Shoulder pain and proprioception
Impaired proprioception is quite prevalent amongst people with shoulder pain. However, its relation with injury, as in other painful conditions, remains rather elusive. It is unclear whether deficits in proprioception is a result or a cause of injury and if and how are they affected by the presence of pain. Thus, the aim of the study was to investigate the effects of experimentally-induced sub-acromial pain on shoulder proprioception.
20 healthy subjects participated in this study. Measures of passive joint replication (PJR) and threshold to detection of movement direction (TTDMD) were assessed in three conditions; a control-baseline condition followed by the experimentally induced pain condition and the control-recovery condition.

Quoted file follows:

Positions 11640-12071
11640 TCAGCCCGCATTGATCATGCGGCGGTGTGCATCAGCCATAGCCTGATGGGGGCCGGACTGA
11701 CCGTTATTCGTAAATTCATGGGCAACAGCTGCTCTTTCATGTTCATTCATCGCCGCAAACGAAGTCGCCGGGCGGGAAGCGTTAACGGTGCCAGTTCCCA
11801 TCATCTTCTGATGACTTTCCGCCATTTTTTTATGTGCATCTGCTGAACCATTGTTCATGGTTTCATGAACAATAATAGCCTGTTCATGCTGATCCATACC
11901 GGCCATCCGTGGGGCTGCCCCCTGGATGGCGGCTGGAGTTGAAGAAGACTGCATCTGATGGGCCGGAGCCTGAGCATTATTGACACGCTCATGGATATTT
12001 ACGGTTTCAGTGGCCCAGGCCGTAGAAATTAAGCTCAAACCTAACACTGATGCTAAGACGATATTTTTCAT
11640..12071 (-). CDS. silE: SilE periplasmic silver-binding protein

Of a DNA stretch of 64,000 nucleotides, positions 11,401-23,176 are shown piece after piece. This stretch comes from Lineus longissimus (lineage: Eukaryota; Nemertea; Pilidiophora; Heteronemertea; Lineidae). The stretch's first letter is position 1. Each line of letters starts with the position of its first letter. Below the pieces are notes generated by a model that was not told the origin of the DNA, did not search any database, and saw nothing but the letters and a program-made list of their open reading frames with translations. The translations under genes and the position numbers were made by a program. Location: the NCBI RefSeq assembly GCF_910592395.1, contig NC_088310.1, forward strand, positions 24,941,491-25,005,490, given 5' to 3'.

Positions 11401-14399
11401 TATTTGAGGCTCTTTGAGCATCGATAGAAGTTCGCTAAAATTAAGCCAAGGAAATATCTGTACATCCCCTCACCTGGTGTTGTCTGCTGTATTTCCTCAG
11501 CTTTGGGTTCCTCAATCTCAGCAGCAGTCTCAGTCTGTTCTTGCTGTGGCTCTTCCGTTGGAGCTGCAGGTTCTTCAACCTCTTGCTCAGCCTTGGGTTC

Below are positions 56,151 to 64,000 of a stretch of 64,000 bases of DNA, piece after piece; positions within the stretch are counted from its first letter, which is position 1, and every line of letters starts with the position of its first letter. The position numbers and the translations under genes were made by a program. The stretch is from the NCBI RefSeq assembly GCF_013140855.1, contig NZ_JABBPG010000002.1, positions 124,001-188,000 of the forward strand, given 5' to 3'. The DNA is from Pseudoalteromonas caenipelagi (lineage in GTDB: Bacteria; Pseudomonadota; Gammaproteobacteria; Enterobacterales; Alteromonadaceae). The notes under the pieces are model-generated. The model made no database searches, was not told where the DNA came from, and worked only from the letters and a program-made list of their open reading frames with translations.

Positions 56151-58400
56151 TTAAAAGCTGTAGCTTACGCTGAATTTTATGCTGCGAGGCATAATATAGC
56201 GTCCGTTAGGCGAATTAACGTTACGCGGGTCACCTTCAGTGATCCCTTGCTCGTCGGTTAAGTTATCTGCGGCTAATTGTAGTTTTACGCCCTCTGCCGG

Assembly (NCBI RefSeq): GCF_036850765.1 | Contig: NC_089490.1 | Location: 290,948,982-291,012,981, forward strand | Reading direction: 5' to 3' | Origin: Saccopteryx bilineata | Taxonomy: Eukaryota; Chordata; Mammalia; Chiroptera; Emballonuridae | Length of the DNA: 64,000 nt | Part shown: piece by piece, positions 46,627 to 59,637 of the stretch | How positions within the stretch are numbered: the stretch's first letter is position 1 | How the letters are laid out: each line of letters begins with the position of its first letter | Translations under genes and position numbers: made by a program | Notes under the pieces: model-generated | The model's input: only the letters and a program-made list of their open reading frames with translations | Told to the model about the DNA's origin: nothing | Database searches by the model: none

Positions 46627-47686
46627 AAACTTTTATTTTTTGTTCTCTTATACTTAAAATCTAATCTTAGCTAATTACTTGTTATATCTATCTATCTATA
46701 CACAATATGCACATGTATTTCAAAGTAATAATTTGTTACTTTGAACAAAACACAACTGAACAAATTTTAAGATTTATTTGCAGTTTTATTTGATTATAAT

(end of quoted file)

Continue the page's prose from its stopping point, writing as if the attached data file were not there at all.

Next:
The results showed a significant decrease for TTDMD for the experimental pain condition while no significant effect was found for PJR. The decrease in TTMD reflects an enhanced movement sense which might be the result of centrally driven protective mechanism. Where decreased proprioceptive sense is found in patients with shoulder disorders, these deficits may be due to tissue damage and neural adaptations that occur rather than the effects of acute pain.
> From: Sole et al., Man Ther 20 (2015) 166-170(Epub ahead of print). All rights reserved to Elsevier Ltd. Click here for the Pubmed summary.